Changes in children’s science-related career aspirations from age 11 to age 14

Insight from the Millennium Cohort Study

Go to the profile of Martin Delahunty
Dec 03, 2018

Res Sci Educ (2018).

Richard Sheldrake


In order to gain insight into which children aspire towards science-related careers and how these aspirations change over time, 7820 children in England from the nationally representative Millennium Cohort Study were considered.

 Few children (8.6% of the cohort) consistently expressed science-related career aspirations at age 11 and again at age 14; more children (15.7%) changed from expressing other (non-science) aspirations at age 11 to express science-related aspirations at age 14; other children (12.2%) changed from expressing science-related aspirations at age 11 to express other aspirations at age 14; and the remaining majority of children (63.5%) consistently expressed other career aspirations. 

Children who consistently expressed science-related aspirations had more advantaged family backgrounds, higher proportions of parents working within science-related fields, higher self-confidence (in science, mathematics, and English), higher school motivation, and higher self-esteem, compared to children who consistently expressed other aspirations.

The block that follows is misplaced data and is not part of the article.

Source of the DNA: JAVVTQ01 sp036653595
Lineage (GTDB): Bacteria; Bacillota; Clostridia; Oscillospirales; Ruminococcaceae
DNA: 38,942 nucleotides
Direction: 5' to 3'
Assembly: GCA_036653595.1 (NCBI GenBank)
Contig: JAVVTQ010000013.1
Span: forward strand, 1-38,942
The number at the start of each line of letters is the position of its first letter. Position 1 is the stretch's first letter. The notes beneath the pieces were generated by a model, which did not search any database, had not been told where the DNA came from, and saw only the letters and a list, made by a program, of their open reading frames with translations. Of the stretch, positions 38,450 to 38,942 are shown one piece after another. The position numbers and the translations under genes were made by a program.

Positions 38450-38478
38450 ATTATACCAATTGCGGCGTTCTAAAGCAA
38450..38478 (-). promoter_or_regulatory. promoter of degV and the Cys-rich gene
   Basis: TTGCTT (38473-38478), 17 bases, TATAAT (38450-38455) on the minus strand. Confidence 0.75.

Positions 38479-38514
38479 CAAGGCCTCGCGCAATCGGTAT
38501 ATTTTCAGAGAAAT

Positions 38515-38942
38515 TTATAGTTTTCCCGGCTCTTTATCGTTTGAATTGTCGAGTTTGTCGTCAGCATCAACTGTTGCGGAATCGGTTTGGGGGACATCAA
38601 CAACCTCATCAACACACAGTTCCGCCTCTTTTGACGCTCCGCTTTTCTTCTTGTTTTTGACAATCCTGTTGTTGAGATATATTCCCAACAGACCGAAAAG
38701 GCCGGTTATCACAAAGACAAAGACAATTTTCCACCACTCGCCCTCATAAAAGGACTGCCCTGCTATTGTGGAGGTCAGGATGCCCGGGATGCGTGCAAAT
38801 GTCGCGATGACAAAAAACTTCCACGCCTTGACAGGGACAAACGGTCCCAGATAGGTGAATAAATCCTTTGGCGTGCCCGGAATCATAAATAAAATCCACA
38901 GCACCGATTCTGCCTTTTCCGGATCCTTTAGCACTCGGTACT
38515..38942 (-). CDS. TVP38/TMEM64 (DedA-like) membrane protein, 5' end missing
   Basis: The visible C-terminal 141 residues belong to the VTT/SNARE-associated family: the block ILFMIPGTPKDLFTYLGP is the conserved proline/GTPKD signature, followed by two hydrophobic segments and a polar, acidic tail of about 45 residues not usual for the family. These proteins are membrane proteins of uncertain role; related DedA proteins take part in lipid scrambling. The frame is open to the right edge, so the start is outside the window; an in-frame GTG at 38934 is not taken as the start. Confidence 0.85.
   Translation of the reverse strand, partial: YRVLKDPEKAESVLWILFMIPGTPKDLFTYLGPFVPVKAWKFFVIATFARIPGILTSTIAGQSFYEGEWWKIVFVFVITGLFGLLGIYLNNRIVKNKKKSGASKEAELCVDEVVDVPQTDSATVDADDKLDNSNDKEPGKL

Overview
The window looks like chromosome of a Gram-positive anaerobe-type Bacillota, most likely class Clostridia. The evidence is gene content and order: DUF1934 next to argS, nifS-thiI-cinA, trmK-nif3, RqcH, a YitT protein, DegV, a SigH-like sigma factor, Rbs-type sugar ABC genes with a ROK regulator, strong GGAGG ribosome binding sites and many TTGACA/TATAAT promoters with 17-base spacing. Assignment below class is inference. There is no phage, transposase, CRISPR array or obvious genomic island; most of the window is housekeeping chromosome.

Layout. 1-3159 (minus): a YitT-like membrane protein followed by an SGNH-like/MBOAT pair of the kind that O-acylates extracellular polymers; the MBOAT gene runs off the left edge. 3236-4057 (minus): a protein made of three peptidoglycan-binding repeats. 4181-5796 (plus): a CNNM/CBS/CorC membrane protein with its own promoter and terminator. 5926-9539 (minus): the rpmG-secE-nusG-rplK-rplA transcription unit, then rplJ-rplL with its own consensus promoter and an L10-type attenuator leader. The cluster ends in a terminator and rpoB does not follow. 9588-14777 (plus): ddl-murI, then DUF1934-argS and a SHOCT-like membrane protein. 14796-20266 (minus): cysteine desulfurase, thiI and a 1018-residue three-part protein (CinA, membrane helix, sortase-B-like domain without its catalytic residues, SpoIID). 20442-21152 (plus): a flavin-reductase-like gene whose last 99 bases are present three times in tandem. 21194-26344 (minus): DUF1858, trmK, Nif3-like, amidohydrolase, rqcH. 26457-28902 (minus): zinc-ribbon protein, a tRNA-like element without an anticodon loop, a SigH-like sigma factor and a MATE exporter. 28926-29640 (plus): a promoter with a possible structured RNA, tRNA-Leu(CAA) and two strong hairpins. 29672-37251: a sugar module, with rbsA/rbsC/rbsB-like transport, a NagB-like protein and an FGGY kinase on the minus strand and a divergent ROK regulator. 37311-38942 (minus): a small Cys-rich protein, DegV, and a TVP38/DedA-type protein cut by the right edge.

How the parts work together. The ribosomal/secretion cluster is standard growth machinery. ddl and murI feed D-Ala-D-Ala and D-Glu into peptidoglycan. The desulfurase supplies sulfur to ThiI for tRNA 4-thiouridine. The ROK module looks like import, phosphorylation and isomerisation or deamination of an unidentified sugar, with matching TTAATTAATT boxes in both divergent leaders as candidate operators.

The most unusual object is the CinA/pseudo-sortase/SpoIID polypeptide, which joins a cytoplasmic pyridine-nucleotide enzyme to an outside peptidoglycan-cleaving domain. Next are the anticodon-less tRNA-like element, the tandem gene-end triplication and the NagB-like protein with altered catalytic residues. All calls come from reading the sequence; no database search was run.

Children who changed towards science-related aspirations were more likely to be boys, children from white backgrounds, and children with higher (at age 14) mathematics self-confidence, science self-confidence, school motivation, and self-esteem. 

Children who changed aspirations towards science were characterised by increasing science self-confidence, while those who changed aspirations away from science were characterised by decreasing science self-confidence. 

The findings suggest that further support may be beneficial to help ensure that children’s aspirations are not unnecessarily limited by family disadvantage; support after age 11 may also benefit from promoting the feasibility of science careers for all children, regardless of gender and ethnicity.


Go to the profile of Martin Delahunty

Martin Delahunty

Managing Director, InspiringSTEM Network

Founder & Managing Director, InspiringSTEM. Formerly, Global Director at Springer Nature. Highly experienced scientific technical and medical publisher. Extensive experience of working with international science research organisations, universities and academic researchers working on journals, digital communities and conferences. Proud UK Stem Ambassador. Experienced speaker and presenter. European Irish.

No comments yet.